Google’s John Mueller dispels the “Index Bloat” theory, affirming there’s no cap on indexed pages per site.
In the recent Search Off The Record podcast, Google refutes the “Index Bloat” theory.
The emphasis isn’t on fretting about excessive indexing; instead, prioritize creating valuable pages for indexing.
Recognizing and handling indexed pages is routine website management, not indicative of an “index bloat” issue.
Google Search Advocate John Mueller dismisses the concept of index bloat, suggesting that the excessive indexing of irrelevant pages could harm search engine rankings.
This piece delves into the index bloat theory, Google’s stance, and the broader implications for SEO strategies.
Unpacking the Concept of Index Bloat
Index bloat refers to instances where search crawlers index pages less suitable for appearing in search results.
This encompasses various pages like filtered product pages, internal search results, and printer-friendly versions.
Supporters of the index bloat theory contend that these pages impede search engines’ comprehension of websites, potentially leading to adverse effects on search rankings.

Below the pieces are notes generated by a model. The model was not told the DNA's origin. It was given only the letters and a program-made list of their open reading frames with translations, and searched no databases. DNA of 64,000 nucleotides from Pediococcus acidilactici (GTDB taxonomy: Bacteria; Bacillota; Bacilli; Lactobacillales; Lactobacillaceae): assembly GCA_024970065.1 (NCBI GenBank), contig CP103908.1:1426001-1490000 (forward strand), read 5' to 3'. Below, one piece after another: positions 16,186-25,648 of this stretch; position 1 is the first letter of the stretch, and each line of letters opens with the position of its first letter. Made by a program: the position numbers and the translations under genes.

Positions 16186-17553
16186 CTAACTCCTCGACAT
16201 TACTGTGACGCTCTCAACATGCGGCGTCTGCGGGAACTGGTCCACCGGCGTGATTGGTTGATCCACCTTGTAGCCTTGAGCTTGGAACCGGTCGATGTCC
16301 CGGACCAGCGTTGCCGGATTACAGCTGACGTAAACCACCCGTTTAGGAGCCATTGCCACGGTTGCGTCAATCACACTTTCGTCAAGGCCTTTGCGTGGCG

The theory ties into the concept of a crawl budget, representing the number of URLs a search bot examines during each visit.
According to this theory, index bloat could inefficiently utilize this crawl budget, with search bots allocating time and resources toward gathering redundant information.
Google’s Response to the Index Bloat Theory
Mueller discredits the index bloat theory, stating:
“I’m not aware of any concept of index bloat at Google. Our systems don’t artificially limit the number of pages indexed per site. I’d make sure that the pages you’re providing for indexing are useful, but that’s independent of the number of pages your site has.” This challenges the core premise of index bloat.
According to Mueller, Google doesn’t enforce an artificial cap on indexed pages per site.
Instead of fixating on excluding pages from Google’s index, Mueller advocates focusing efforts on publishing valuable content.
The Alleged Causes Behind Index Bloat
Advocates of the index bloat theory often attribute it to factors like inadvertent page duplication, errors in robots.txt files, and subpar or thin content.
However, Google refutes these as causes of a non-existent “index bloat,” considering them standard SEO practices that demand attention from webmasters and SEO professionals.
“Identifying” Index Bloat
Supporters of the index bloat theory propose employing tools like Google Search Console to spot index bloat by contrasting the actual number of indexed pages with expected figures.
Yet, Google’s stance implies that such comparisons don’t necessarily signify a problem; instead, they constitute routine website management and monitoring aspects.
Amid discussions on index bloat, Google’s official stance remains definitive: the concept is debunked.
The priority should be to ensure that the pages intended for indexing are valuable and pertinent to users’ needs.
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